Monday, August 01, 2005

Banking's black eye: How did deferred annuities get misdelivered?

Seemed like a good idea: Wrap mutual fund shares in an annuity contract for tax deferral. Sell the packages to high-tax-bracket investors who have maxxed out their 401(k) and IRA contributions. Sellers would get high but inconspicuous sales commissions; buyers who invested aggressively and held for 20 years might make a buck.

One problem: When the others in your foursome are talking hedge funds, do you want to confess to buying an annuity?

A worse problem arrived with the Bush tax cuts. When you can pay 15% tax now on realized gains and dividends, why pay ordinary income tax of 30% or more later?

The marketing of variable annuities needed rethinking. Apparent result: A new target market consisting of unsophisticated senior citizens who chafed at low CD yields and liked the sound of "Your heirs will get back every cent you invest, guaranteed!"

To make sure the new market wouldn't refuse delivery, sales commissions were revved up. In his June 8 column, Jonathan Clements of The Wall Street Journal marveled at how much "annuity gladiators" could rake in:
I can't recall precisely when I got my first message, and I have no idea how I got on this particular email distribution list. But at some point last year, I started receiving emails aimed at insurance agents, offering to pay me commissions of 8%, 10% and even 13% for selling annuities.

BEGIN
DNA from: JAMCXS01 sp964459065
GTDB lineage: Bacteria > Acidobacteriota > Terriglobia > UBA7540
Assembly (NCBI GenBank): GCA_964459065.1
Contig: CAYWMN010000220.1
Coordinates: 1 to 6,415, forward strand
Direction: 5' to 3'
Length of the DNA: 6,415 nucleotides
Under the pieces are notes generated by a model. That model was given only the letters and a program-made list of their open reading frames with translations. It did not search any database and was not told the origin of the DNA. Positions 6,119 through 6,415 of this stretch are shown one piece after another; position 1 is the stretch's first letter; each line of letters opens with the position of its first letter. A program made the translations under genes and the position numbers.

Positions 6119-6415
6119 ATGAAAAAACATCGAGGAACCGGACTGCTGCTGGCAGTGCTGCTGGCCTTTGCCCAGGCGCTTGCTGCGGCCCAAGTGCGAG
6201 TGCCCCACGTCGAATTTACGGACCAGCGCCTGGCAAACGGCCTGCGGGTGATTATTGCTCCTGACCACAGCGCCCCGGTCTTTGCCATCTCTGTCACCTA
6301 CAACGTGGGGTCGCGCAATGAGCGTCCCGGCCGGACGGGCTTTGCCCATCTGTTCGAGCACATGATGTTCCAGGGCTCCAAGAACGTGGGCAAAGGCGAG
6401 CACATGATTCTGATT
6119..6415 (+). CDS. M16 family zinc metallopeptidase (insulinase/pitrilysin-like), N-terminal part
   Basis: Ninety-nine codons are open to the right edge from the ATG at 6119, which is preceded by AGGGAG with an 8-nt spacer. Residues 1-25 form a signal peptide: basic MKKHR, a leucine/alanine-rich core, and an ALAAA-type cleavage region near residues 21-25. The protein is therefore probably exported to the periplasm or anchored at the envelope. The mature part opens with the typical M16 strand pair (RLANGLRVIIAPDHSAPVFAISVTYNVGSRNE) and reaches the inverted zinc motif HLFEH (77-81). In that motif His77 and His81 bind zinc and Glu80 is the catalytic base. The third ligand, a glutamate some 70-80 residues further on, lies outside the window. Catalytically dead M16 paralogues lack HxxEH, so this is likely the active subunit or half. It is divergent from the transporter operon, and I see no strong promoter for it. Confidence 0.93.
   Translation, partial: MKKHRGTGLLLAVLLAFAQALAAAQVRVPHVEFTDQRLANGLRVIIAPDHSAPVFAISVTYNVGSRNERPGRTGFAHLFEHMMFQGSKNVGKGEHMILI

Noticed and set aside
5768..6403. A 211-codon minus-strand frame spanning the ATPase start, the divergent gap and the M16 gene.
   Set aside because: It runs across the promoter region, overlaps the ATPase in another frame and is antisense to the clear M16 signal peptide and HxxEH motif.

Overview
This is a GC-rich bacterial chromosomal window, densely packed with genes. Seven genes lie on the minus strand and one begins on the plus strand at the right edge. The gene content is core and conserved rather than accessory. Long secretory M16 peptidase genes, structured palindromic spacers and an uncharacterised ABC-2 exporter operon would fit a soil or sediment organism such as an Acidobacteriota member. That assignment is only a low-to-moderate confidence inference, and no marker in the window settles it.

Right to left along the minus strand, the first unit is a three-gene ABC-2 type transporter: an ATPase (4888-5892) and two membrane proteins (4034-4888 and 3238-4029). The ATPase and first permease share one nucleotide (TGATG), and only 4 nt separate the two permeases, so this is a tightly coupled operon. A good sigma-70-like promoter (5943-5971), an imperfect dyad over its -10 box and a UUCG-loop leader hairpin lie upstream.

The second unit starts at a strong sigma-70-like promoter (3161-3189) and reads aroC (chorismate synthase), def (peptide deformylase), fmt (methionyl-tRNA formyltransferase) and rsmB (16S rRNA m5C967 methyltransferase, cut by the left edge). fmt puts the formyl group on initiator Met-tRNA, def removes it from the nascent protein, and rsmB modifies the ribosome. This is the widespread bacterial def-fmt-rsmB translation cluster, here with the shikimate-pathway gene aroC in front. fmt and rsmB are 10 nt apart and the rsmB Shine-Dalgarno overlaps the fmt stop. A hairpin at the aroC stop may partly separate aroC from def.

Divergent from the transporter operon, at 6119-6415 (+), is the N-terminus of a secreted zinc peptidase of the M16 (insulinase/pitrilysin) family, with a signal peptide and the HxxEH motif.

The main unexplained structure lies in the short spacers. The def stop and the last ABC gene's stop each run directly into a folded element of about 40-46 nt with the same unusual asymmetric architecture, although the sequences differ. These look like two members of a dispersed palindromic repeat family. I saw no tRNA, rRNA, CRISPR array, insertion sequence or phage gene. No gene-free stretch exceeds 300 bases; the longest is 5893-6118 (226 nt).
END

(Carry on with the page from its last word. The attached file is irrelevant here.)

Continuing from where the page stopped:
The results have been disastrous. Horror stories abound, like this one from a Jane Bryant Quinn column last year. The selling of variable annuities made a list of Top Ten Investment Scams. An elder law center discusses annuity sales in the same breath as Ponzi schemes. (Rumors that the ghost of Charles Ponzi is suing for libel could not be confirmed.)

Can someone explain how banks got caught up in this sorry mess? Suicidal tendencies? A sick urge to get rid of customers over 65? Bank of America certainly didn't help its public image. Neither did Citizens, a Royal Bank of Scotland unit that's $3 million poorer as a result. Can regulators save banks and other annuity sales channels from themselves, or will stronger steps be necessary?

If that question sounds over-dramatic, read on.

This year, 2005, marks the centennial of the beverage we know today as Classic Coke. In 1905 people probably thought of it as New Coke.

The original Coca-Cola had been formulated in Atlanta a generation earlier, in 1886, and the Coca-Cola Company quickly became the Google of its time. From 1890 to 1900, sales of Coca-Cola syrup increased by 4000%!

Despite, or perhaps because of, this smashing success, in 1905 the Coca-Cola Company revamped its formula. No more cocaine.

Please note that "cocaine" was not a loaded word in the 19th century. Cocaine was merely a routine stimulant, found not only in soda-fountain tonics but also in painkillers, including Bayer Aspirin. Only when cocaine became widely abused by addicts was it outlawed.

Today, one response to annuity sales abuse would be to make variable annuities a "controlled investment product." No sales to investors over 50 without a prescription. To be valid, the prescription would have to be signed jointly by the investor's lawyer, a tax accountant and a trust officer or wealth manager.


Free plug: The old delivery truck shown above is actually a toy coin bank, available from the Coca-Cola store.

1 comment:

JLM said...

From an article in today's Wall Street Journal:

California has fielded so many annuity complaints -- more than 1,000 in the past two years -- that Insurance Commissioner John Garamendi is backing legislation that would impose state-mandated suitability standards on any annuity sale to investors 65 or older. Under the proposed law, insurers would be required to reject an annuity application if the investor doesn't meet certain suitability standards.

Not quite the "prescription" suggested above, but maybe close enough.